The Lightbath

The 100th Hunger Games went down in history for one major reason. It would not be the cast of teenagers and children that would be remembered. Nor would it be the arena, or the technological wonders (which did live on in recent memory but quickly faded as the miraculous became the mundane), or even the simple fact that it was a quarter quell.

It was the event that took place at the beginning of the second day that would make the 100th Hunger Games live down in infamy, a red blot marking it for eternity as a turning point in Panem's history.

It started as soon as the first lights of dawn cracked over the arena.

It's worth noting now the arena. It was remarkably small, only a few square miles in total. The forest was dense and the fog thick, so the Gamemakers counted on the tributes passing by each other, ships passing in the night throughout the course of many weeks.

At the start of the day, fourteen tributes remained, and all fourteen found themselves unknowingly at the outskirts of the same small clearing.

Sadie, Kiana, Haven, Tracee, Beren, Alaric, and Lana all entered the morning alone in the arena.

Sadie had barely slept a wink the whole night. She sat by the side of a tree, hugging her knees. The bag that she had taken from the Cornucopia was still on her back, an ε printed on the cloth. Fatigue finally took over, and as the events fell into place, her eyes began to slip shut, she fell backwards, and a click came from her bag as it collided with stone.

Lana had also spent the night awake, but for differing reasons. She fiddled with the oddly colored syringe in her backpack, and weighed her options. She had planned to kill Lionel at the bloodbath. Him and all the rest of the Careers, if things went perfectly. But in the moment something in her had refused. Thirteen more kills had to be made for her to win. Thirteen obstacles between her and failure.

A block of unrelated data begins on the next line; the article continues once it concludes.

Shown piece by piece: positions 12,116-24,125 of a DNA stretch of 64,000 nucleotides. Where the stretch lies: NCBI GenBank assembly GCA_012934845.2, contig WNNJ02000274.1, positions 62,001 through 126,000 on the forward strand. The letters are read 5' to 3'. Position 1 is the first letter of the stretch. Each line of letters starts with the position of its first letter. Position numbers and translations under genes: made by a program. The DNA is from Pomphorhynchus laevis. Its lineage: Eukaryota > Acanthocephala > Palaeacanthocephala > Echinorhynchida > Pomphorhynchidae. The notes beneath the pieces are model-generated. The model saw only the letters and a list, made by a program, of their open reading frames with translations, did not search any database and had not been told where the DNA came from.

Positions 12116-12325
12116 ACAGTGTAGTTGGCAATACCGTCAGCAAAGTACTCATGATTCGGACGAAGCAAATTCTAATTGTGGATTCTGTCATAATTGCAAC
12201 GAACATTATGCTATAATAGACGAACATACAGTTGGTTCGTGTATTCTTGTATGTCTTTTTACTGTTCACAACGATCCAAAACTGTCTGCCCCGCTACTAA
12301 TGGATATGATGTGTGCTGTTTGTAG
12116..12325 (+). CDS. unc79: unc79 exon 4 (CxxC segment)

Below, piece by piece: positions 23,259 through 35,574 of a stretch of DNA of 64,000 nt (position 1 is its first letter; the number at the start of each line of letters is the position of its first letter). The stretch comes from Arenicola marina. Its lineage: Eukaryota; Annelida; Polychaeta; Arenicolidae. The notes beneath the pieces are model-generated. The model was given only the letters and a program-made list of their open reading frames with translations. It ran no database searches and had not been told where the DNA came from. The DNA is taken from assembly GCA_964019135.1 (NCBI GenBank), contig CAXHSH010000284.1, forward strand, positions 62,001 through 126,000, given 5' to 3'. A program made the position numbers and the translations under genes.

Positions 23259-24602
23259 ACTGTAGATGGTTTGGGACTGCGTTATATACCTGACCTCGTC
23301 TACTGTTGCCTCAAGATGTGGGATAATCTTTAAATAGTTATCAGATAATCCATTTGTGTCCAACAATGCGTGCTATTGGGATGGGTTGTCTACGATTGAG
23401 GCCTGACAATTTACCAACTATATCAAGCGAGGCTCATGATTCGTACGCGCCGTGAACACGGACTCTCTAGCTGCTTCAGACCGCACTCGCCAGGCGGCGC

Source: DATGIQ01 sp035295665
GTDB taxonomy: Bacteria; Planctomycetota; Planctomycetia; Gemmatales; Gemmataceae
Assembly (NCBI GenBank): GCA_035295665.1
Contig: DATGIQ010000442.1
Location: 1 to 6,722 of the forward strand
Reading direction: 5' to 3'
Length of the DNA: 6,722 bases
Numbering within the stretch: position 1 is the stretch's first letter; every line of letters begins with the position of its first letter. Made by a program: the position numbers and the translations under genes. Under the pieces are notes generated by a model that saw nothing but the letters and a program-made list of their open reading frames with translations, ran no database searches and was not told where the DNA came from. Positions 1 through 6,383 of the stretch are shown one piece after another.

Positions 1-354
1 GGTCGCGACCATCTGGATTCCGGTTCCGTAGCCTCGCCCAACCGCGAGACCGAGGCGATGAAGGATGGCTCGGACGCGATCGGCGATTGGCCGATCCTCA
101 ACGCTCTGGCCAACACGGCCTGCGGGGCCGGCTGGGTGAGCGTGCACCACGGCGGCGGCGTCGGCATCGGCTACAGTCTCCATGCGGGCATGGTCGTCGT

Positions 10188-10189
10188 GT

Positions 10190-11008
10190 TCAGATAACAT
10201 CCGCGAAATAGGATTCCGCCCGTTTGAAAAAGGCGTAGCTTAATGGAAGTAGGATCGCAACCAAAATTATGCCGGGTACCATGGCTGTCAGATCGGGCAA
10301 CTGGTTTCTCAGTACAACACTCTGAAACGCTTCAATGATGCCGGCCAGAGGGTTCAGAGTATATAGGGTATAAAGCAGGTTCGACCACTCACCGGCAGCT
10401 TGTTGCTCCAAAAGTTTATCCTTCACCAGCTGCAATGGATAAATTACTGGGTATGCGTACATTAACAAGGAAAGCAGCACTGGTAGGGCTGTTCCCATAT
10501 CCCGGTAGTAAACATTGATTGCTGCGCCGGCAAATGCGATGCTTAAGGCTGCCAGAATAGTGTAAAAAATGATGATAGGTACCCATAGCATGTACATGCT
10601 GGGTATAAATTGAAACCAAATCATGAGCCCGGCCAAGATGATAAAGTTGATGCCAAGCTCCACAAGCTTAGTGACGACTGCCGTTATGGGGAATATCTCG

Haven, Kiana, and Beren all slept through the night and into the morning. The moment passed without a single one of them ever realizing what it was that was occurring all around them.

Tracee Shay was also asleep. She was leaning against a tree at the center of the clearing. She was no stranger to tragedy and prided herself in never letting anything keep her down. The past was unimportant, all that mattered was the present and the future. But she couldn't stop the nightmares that filled her night. When she did wake up, she awoke with a scream.

The Careers hadn't stopped searching. The seven-strong alliance marched through the night without break. Elissa led the group, kneeling down and stopping at each landmark, digging around in bags for supplies, and sketching notes onto paper. Lola and Rai trudged lazily along. Hailey and Prestige walked alongside the rest, but their minds were somewhere else entirely. Lionel and Shiloh smelt blood in the water, and scanned the horizon at each turn. None paid attention to Elissa Briton, particularly not as she dug through one of the strangely marked bags, slipped a small glass ball into her hands, and fiddled with it underneath her sleeves.

Alaric Page heard them before he saw them. But there was nowhere to go. He scrambled to his feet, but through the fog Lionel emerged, tackling him to the ground. His head collided harshly with the ground, stars taking over his vision.